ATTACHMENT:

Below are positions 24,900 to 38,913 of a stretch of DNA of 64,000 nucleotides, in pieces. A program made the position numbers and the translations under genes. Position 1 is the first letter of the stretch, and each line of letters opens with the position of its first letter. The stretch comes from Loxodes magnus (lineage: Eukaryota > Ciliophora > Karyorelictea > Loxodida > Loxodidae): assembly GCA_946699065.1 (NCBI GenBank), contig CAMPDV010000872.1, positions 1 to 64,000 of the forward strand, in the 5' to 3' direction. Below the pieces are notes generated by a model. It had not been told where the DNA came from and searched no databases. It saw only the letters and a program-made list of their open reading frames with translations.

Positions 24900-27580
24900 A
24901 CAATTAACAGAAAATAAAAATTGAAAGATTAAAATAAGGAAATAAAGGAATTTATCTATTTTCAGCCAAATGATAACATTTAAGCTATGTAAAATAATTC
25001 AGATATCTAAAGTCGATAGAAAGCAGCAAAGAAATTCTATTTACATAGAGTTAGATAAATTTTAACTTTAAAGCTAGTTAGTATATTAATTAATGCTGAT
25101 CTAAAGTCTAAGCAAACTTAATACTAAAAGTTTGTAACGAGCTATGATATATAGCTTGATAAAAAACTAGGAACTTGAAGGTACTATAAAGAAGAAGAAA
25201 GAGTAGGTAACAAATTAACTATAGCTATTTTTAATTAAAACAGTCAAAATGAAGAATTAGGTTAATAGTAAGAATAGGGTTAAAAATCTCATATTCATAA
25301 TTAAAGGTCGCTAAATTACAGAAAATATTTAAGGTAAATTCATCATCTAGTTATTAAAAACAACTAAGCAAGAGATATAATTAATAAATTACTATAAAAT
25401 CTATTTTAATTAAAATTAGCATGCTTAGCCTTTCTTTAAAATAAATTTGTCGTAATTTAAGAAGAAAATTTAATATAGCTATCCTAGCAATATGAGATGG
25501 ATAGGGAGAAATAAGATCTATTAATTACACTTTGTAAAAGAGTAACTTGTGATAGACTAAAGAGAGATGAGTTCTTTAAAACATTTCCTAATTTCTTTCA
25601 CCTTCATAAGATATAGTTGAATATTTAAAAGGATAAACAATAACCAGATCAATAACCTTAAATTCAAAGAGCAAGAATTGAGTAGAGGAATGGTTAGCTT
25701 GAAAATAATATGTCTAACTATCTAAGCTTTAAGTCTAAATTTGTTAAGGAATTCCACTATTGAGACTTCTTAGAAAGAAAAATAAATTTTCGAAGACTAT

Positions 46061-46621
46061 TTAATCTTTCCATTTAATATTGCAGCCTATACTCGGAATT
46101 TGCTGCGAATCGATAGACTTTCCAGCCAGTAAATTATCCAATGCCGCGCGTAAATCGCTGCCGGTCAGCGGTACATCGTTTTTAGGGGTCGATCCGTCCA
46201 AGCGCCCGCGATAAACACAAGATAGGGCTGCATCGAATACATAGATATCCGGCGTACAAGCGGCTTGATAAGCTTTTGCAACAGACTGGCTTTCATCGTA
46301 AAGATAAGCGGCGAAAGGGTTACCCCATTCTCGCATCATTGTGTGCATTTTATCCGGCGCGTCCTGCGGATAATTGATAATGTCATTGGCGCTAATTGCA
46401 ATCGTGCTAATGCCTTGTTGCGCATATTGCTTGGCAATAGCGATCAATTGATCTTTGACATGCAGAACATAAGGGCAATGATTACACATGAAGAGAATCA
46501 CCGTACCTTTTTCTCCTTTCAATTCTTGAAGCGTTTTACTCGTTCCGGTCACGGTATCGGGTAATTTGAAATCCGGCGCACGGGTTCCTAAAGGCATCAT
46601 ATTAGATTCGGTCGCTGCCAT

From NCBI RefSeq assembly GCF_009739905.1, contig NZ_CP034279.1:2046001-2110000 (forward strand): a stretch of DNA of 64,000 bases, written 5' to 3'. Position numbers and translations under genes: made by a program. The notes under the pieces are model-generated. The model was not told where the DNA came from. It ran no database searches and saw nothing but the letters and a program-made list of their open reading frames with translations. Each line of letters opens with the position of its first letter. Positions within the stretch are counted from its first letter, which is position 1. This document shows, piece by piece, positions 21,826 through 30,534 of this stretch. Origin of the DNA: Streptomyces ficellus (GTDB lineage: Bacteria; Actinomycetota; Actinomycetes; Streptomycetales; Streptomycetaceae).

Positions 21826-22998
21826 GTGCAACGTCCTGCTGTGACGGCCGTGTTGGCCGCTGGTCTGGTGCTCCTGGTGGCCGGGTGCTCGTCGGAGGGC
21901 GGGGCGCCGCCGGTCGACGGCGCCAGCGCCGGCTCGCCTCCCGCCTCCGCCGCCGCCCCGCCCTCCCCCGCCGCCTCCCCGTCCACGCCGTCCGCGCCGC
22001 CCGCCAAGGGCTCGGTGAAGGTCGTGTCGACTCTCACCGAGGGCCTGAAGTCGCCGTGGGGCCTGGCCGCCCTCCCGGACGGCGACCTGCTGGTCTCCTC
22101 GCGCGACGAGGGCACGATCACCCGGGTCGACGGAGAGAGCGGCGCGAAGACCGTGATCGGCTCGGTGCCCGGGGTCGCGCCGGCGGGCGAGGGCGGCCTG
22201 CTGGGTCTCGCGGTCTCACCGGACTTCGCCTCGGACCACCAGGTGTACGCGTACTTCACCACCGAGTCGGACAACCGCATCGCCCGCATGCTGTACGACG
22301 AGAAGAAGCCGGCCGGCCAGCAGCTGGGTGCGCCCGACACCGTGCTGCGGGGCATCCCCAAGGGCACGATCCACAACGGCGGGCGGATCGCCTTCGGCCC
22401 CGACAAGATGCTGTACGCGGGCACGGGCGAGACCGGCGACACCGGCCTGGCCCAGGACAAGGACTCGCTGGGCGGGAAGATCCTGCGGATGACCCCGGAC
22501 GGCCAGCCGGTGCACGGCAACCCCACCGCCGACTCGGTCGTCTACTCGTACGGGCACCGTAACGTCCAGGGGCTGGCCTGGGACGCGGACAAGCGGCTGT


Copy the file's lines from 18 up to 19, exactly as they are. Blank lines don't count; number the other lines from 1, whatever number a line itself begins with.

46401 ATCGTGCTAATGCCTTGTTGCGCATATTGCTTGGCAATAGCGATCAATTGATCTTTGACATGCAGAACATAAGGGCAATGATTACACATGAAGAGAATCA
46501 CCGTACCTTTTTCTCCTTTCAATTCTTGAAGCGTTTTACTCGTTCCGGTCACGGTATCGGGTAATTTGAAATCCGGCGCACGGGTTCCTAAAGGCATCAT